A few days ago, I was ecstatic in a way I hadn’t been in a really long time. First it was a walk through a fruit and vegetable market. The colours and the smells made me want to yelp with joy. It’s a different story all together how excited I get going grocery shopping!
I was to find this favourite restaurant of mine in the Malleswaram area. It was bloody summer and very hot but the prospects of eating something I grew up eating made me walk in and out of the utterly confusing roads of 8th cross. I missed the turn to where I was supposed to go, instead I spotted the New Mangalore Stores between Margosa and Sampige Roads (I think), next to some temple. It’s along a row of shops and easy to miss, which is what I did all these years. Once I was in though, I nearly yelped with joy.
There were rows and rows of food of the kind I have grown up eating. The shop smelled of the summers of my childhood, spent carefree in the hills of Madikeri and the hot plains of coastal Dakshin Kannada district. I wanted to indulge, right there, in the luxury of pulling up more memories from summers spent eating and walking the hills among the cashew trees, but there were things to buy.
There was patrode, a dish made of some leaves and a lot of other stuff that you eat with coconut and jaggery. The roll of this otherwise savoury dish is so complicated to make and get right that ma would rarely make it. These days its only when I go to the village along the coast that I persuade my uncle’s cook to sometimes make it. Hot and fresh patrode went into my bag. And so did Mangalore Buns that I have addicted to since college. Back in university, buns (always referred to in the plural) were one of the few edible things both in the hostel and in the canteen, with coffee, made super strong and without sugar.
That, and jackfruit chips, made with fragrant coconut oil, plus vanilla drops, tiny cookies in odd shapes smelling of fresh vanilla, plus some pickle, plus the look and feel of familiar foods made me go into a happy tizzy. To the shop owner, from a familiar village in ma’s home district, the look must have been familiar. We chatted.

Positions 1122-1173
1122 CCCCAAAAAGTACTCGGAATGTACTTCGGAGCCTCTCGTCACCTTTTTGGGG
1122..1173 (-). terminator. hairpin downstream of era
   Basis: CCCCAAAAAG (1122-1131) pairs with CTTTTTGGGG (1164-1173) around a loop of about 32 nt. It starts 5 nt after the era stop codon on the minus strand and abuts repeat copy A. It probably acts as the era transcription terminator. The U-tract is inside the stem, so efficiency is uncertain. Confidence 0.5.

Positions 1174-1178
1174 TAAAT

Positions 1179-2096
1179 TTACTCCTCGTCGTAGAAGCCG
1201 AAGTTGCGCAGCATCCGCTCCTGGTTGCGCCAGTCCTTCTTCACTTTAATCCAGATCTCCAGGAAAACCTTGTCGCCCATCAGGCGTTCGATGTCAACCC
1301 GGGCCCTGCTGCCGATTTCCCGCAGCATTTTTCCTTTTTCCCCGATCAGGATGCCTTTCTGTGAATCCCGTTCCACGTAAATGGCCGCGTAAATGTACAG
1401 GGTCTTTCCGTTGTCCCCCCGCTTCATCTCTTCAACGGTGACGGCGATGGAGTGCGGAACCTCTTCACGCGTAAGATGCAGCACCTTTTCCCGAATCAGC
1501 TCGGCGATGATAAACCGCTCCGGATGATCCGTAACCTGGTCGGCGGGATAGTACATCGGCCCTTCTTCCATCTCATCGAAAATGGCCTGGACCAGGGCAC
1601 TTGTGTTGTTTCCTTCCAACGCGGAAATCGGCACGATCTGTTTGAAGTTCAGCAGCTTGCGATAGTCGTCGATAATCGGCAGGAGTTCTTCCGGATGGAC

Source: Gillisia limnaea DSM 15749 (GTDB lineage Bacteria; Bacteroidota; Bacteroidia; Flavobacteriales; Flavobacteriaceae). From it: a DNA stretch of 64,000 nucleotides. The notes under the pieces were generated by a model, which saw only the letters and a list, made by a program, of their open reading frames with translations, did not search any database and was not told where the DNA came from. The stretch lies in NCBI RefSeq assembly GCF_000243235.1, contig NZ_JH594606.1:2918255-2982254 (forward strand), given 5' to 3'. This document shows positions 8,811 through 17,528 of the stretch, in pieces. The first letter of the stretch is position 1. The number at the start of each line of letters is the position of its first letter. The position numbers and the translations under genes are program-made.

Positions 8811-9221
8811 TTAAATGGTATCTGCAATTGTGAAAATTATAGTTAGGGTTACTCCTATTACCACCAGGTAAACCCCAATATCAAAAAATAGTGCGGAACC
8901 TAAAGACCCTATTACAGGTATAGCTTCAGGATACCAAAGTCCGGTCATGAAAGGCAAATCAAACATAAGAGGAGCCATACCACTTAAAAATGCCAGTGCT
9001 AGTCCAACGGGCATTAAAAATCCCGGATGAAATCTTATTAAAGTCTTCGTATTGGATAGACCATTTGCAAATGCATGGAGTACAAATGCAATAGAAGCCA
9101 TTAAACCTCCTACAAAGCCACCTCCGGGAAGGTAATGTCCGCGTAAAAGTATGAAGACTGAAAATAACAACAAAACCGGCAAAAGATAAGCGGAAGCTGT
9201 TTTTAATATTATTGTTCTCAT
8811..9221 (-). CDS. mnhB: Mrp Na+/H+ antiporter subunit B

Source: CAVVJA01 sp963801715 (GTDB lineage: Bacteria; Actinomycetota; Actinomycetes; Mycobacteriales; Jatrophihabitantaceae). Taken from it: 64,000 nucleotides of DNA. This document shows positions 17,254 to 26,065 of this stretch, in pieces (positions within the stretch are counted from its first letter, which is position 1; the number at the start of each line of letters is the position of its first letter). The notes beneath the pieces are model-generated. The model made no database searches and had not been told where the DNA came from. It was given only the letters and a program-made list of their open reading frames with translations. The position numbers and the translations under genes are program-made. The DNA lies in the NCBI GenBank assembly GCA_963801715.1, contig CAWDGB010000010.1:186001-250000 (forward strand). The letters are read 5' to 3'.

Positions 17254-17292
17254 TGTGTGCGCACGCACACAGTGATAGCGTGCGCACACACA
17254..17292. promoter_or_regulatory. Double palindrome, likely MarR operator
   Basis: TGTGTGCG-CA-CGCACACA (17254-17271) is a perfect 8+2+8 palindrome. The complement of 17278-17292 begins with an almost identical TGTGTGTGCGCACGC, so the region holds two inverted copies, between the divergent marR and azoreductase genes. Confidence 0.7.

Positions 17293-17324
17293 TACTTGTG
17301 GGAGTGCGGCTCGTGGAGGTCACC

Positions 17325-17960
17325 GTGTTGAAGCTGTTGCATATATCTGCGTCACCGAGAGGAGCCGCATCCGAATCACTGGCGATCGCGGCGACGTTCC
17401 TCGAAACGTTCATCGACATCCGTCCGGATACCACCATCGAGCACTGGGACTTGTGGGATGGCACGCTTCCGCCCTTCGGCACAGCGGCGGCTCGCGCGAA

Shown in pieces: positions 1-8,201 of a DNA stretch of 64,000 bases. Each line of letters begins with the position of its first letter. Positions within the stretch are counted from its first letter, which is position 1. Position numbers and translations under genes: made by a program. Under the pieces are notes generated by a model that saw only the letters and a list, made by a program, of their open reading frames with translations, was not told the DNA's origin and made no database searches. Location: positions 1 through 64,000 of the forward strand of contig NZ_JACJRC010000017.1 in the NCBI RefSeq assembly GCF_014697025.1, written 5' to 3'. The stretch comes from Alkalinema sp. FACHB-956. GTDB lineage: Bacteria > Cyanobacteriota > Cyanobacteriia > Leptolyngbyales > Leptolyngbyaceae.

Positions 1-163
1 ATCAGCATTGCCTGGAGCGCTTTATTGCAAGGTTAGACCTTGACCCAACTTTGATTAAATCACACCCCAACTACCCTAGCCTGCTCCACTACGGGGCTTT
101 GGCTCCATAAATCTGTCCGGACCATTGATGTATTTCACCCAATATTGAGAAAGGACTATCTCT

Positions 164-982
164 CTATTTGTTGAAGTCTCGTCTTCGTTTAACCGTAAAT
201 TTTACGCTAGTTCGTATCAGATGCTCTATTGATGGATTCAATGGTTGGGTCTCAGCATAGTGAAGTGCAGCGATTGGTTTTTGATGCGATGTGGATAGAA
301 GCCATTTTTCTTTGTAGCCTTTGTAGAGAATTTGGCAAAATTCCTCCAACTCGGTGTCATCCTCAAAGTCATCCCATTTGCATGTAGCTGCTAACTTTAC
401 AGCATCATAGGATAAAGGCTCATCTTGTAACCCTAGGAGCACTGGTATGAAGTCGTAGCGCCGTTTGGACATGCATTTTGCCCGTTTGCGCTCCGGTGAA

Back home, stuffing myself with patrode for dinner and breakfast the next morning (gone was the diet I was telling myself I was on), I was reminded again of some happy summers, a very long time ago. It was those days of hot summer breaks from school when we went to my aunts’ houses in the villages. It was in those houses where we roamed tiny hills topped with tall cashew trees, where the cashew fruits were grainy in the mouth and had to be eaten without dripping the juice onto our clothes, for the stains wouldn’t wash off. It was where we spent hours lying in the stream and eating raw mangoes by the half dozen. It was where we ate, fruits, snacks, roasted nuts, full meals, just about everything in sight. It was where we got sun burnt, ate some more, got away with pranks, pushed away hotter afternoons with more mangoes along the streams and read weekly children’s magazines in dark corners of the sprawling houses.
I used to write articles about the food research that was going on in the defence organization in
for TOI. It wasn’t until I went away a month to tour with the armed forces of the country on a defence course that I realized how important food is psychologically. A month without your regular diet can create severe uneasiness. I imagine it would be devastating in war and border situations. Mysore
I went through several years of severely missing coconut in my daily meals. We Brahmins from the Dakshin Kannada district (though I am proudly from Kodagu, my cuisine remains, again proudly, coastal) are totally loco about coconuts and use it in just about every dish. I cook with coconut these days, lots of it. But still, finding a place that sold everything from back in childhood was another reason why this city became tolerable for me.